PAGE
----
Annotation: Traditional comparative effectiveness research (CER) for healthcare has examined the effectiveness, benefits, and harms of different treatment options (AHRQ). This type of analysis is also essential to determining the success of public health interventions and the delivery of public health services. In this webinar, speakers will discuss proven and emerging methods for conducting CER, and propose approaches for utilizing those methods to address population-level inquiries. Dr. Anirban Basu will first present emerging methods used for CER, and suggest strategies for their application to public health. Dr. Marisa Domino will then describe her research, applying CER methods through Public Health Services and Systems Research (PHSSR). This webinar will be of interest to those investigating systems and population level health challenges, including health service researchers who would like to examine the delivery of health services in public settings. The workshop assumes basic familiarity with the goal of CER.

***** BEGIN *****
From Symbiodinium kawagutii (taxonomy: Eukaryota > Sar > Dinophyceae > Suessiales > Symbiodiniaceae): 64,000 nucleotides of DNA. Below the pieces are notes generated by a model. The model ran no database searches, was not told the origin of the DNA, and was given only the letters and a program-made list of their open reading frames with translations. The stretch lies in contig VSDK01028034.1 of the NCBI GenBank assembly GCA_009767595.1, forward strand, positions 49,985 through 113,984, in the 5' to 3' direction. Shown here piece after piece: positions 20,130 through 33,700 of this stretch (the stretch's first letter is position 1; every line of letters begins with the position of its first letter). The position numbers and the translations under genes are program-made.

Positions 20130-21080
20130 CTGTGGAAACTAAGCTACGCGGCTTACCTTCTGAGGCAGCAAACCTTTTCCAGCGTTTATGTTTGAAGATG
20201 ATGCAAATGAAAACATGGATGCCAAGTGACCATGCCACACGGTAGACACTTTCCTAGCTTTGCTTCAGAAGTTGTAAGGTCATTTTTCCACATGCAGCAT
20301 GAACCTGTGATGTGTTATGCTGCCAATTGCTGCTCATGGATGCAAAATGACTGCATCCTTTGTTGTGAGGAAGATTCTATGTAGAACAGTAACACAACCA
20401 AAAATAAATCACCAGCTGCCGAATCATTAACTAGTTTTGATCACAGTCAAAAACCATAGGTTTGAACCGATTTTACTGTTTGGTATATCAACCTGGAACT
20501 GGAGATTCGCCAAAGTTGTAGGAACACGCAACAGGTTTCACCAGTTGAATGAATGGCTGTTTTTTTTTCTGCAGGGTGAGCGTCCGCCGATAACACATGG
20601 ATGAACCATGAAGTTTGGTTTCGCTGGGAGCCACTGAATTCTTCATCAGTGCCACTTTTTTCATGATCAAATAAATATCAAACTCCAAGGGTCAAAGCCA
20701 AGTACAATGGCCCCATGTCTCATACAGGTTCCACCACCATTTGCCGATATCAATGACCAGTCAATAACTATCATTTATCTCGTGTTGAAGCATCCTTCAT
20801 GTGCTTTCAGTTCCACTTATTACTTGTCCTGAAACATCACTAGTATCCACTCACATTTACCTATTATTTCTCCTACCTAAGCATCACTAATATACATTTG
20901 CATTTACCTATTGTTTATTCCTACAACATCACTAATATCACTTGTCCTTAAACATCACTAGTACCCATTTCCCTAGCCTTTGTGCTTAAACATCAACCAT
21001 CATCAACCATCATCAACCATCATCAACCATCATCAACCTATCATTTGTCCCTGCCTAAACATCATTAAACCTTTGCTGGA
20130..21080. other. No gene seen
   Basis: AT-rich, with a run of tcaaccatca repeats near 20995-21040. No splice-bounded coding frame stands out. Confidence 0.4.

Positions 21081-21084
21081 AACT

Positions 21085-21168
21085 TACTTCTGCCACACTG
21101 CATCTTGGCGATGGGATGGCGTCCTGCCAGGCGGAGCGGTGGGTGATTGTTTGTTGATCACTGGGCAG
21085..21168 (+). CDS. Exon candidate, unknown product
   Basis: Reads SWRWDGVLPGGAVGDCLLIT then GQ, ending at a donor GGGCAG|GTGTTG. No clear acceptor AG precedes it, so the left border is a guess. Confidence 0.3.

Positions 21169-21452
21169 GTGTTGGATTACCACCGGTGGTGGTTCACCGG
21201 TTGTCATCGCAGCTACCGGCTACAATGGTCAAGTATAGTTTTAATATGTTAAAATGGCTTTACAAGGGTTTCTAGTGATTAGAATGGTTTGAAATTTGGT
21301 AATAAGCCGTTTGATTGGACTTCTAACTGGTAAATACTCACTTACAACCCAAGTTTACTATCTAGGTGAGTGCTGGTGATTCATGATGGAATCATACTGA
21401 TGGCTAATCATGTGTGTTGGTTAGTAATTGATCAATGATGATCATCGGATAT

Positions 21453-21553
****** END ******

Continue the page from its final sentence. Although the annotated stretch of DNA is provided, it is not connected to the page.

Learning Objectives: • Understand the current interest in CER among health services researchers and health policy professionals. • Describe traditional and innovative CER methodology. • Identify appropriate applications for CER in public health.

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This project is supported by the Health Resources and Services Administration (HRSA) of the U.S. Department of Health and Human Services (HHS) under grant number UE8MC25742; MCH Navigator for $225,000/year. This information or content and conclusions are those of the author and should not be construed as the official position or policy of, nor should any endorsements be inferred by HRSA, HHS or the U.S. Government.